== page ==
A 57-year-old male patient with a recent history of tonsil carcinoma and secondary carcinoma of the piriform sinus presented for prosthetic consultation in our outpatient unit (Johann-Wolfgang-Goethe University, Frankfurt am Main, Germany). The tumors had been successfully treated by combined radio- and chemotherapy, also including mandibular resection in the anterior segment (sites 43 to 41). Also noteworthy about the patient’s medical history is the fact that he continues to smoke even today, with a self-reported tobacco use of around 10 cigarettes a day. His dental history was such that the oral examination revealed inadequate crown restorations in the maxillary anterior segment (13 to 23) and the right canine as the only residual tooth in the mandible (43). Radiographic and photographic views of the initial situation are provided in (Figures 1-3). Not wearing a denture, the patient requested a prosthetic therapy to restore function. He also complained about phonetic deficits, feeling that his edentulism rendered him unable to participate in public life and that this was a major psychological burden.
After discussing all prosthetic options, he decided to save money in the maxilla by settling for a conventional solution with a single crown for the right lateral incisor (12), a three-unit fixed partial denture from the right central to the left lateral incisor (11 to 22), and a one-piece cast denture including conical crowns on both canines (13 and 23). In the mandible with its hard-tissue defect and scar tissue, he opted for an implant-supported telescopic denture with conical primary crowns and electroplated secondary copings. The first aim of treatment was to restore the patient to correct occlusal relations after his longstanding edentulism. This was accomplished by fabricating interim dentures for the maxilla and mandible, to be worn for a 3-month test period (Figure 4). The patient had no problem readjusting to the new vertical dimension of occlusion, and neither did he exhibit any temporomandibular joint symptoms. The next step was to extract tooth 43 and to insert four implants 9 mm in length (Astra Tech™ Osseo Speed™ TX; Dentsply Sirona, Mannheim, Germany) in the lateral incisor and canine positions of the mandible (32, 33, 42, 43).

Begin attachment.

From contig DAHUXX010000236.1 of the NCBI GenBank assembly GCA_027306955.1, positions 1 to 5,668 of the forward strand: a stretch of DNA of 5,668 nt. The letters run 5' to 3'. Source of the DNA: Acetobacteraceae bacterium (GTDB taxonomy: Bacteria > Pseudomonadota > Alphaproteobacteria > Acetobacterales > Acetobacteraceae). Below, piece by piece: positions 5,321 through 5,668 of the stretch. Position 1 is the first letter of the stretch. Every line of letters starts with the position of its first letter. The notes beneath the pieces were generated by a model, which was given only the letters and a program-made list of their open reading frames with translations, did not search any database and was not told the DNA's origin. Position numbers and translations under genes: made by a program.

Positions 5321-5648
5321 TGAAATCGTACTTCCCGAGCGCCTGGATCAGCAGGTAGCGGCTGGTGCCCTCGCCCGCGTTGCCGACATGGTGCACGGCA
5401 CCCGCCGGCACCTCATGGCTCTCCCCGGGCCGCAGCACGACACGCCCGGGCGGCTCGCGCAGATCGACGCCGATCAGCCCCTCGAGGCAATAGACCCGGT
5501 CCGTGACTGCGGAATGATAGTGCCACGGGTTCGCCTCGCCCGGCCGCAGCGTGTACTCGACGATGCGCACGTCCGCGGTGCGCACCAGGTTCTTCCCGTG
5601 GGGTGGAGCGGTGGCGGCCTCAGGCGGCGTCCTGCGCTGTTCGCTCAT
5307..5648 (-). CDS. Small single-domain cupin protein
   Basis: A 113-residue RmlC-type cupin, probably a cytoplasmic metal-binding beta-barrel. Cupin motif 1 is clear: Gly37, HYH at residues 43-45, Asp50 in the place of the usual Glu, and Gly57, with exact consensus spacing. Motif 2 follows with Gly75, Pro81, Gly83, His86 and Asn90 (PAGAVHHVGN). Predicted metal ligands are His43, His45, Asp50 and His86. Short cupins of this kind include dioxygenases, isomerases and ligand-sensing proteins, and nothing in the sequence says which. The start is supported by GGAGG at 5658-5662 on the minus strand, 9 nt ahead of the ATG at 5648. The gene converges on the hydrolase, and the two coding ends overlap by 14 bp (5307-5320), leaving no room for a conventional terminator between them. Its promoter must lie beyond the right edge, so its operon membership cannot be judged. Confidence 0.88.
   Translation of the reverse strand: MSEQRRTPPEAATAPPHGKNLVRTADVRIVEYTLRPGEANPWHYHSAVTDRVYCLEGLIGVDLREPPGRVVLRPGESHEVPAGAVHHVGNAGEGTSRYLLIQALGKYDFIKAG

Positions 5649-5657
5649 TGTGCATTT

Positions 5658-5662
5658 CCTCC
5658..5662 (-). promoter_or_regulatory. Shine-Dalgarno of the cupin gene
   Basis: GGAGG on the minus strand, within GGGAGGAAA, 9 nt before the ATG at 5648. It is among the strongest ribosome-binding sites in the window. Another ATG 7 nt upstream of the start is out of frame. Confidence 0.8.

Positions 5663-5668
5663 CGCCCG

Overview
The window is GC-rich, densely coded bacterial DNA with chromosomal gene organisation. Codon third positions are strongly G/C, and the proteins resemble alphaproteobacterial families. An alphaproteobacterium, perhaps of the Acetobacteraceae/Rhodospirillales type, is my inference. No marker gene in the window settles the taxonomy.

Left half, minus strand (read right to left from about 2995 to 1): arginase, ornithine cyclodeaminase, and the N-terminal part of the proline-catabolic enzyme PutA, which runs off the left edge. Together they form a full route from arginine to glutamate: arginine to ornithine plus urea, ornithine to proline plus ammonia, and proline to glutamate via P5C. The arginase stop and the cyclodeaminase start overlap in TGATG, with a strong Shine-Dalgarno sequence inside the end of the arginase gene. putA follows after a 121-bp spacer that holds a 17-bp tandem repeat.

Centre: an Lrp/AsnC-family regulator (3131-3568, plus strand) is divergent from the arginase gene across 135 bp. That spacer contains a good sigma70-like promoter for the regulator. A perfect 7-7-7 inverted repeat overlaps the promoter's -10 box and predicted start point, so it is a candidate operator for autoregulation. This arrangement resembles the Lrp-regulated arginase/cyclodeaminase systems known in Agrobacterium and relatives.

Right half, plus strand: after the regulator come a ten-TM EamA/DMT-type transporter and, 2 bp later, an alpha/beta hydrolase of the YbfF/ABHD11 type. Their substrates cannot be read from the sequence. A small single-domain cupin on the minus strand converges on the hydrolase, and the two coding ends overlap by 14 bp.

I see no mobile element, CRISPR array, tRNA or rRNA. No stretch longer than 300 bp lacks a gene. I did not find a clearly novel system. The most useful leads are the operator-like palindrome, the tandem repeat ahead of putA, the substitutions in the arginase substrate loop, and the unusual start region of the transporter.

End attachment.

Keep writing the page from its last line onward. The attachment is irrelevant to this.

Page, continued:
The ensuing 3-month period of submerged osseointegration was utilized to implement the afore mentioned plan of maxillary prosthetic rehabilitation. To this end, the inadequate crowns in the maxillary anterior segment (13 to 23) were removed and the residual tooth structures prepared, followed by taking a precision impression in polyether material (Impregum™ Penta™; 3M ESPE, Seefeld, Germany). The next session was dedicated to determining the horizontal and vertical interarch relationships, followed by an arbitrary facebow transfer and mounting of the casts (SAM 2P; SAM Präzisionstechnik, Gauting, Germany). A first firing and intraoral try-in of the resultant crowns took place to implement any modifications dictated by the patient’s esthetic expectations. Minor adjustments to the tooth shapes were needed for finalization. The next session was dedicated to final cementation (Ketac™Cem; 3M ESPE) of the single crown (12), the fixed partial denture (11 to 22), as well as the two conical crowns in the canine positions for subsequent insertion of the denture (13, 23).
In the mandible, the 3-month osseointegration period was followed by a second-stage procedure to expose the implants. The prosthetic treatment phase was delayed by a bony dehiscence (32 to 36), which was surgically induced but successfully managed by slightly reducing the local bone and harvesting two connectivetissue grafts from the palate to close the perforation (Figures 5 & 6). Once the graft had healed with no further dehiscence, we proceeded to take an open-tray impression (Figure 7) of the implants in polyether (Impregum™ Penta™; 3M ESPE). As the upper restorations were already in situ, another impression was taken of the maxilla in alginate, followed by an arbitrary facebow transfer (SAM 2P; SAM Präzisionstechnik). Given the difficult implant positions, the interarch relationships were determined horizontally and vertically, followed by an esthetic try-in implemented as a mockup in wax to optimize together with the patient the parameters of tooth shape, shade and position (Figures 8 & 9).